Churchill’s Port was founded by Johnny Graham, scion of the famed Graham family, in 1981. His family’s own company had been acquired in 1970 by Symington Family Estates (Graham’s, Warre’s, Dow’s, Cockburn’s, Smith Woodhouse, and others), and at the time he struck out on his own he was establishing the first new Port house in half a century. To this day, Churchill’s remains one of the most significant boutique houses outside the umbrella of Symington Family Estates and Taylor Fladgate (Taylor’s, Fonseca, Croft, and others.) All Churchill’s grapes are sourced from Grade-A (the highest in the Douro’s rating scheme) vineyards, and all grapes receive ‘vintage’ treatment at the outset: crushed and vinified in granite lagares, where they undergo the time-honored and costly process of human foot-treading for extraction. A key factor in Churchill’s relatively dry style is a longer-than-normal fermentation time, which also means that the proportion of alcohol from added brandy is lower than normal in these wines.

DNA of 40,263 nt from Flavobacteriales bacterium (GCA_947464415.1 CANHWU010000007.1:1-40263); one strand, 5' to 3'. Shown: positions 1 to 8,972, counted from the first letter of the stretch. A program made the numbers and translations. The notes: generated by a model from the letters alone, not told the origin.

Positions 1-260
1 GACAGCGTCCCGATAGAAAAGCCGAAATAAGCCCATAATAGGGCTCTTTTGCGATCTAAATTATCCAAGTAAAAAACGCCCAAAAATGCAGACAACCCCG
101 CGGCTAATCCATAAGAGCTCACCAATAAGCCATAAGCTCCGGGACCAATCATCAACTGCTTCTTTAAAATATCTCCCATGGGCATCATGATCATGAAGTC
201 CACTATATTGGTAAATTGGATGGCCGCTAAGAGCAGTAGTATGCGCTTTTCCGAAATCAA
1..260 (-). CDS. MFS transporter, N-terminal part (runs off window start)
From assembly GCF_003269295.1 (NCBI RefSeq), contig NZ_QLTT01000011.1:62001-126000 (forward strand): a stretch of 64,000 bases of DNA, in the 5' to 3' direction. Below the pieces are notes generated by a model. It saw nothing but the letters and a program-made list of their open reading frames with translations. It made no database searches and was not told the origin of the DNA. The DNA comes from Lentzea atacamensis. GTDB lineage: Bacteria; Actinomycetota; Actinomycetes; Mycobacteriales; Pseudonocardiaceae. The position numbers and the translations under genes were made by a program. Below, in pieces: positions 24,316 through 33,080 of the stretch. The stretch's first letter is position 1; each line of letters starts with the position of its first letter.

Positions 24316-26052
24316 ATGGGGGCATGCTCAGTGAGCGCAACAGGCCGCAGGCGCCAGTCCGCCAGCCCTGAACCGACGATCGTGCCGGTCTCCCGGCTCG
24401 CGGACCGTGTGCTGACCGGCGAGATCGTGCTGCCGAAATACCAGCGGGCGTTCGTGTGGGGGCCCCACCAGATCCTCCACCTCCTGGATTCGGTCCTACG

White port? That’s right. It’s actually been marketed since at least the 1930s, but has come into vogue more recently as the rumored favorite tipple of port shippers themselves, often consumed in a Collins glass under the pergola topped off with tonic water and a garnish. Lots of mixology potential here.
Churchill’s White Port is a field blend of mostly Malvasia Fina with the balance in Rabigato, Codega and Viosinho. Fermentation in granite lagares until reaching 40 g/L of residual sugar (this is far and away their driest bottling) before fortification with neutral grape spirit to 19.5% alcohol. Ages for ten years in oak casks. Filtered for sediment.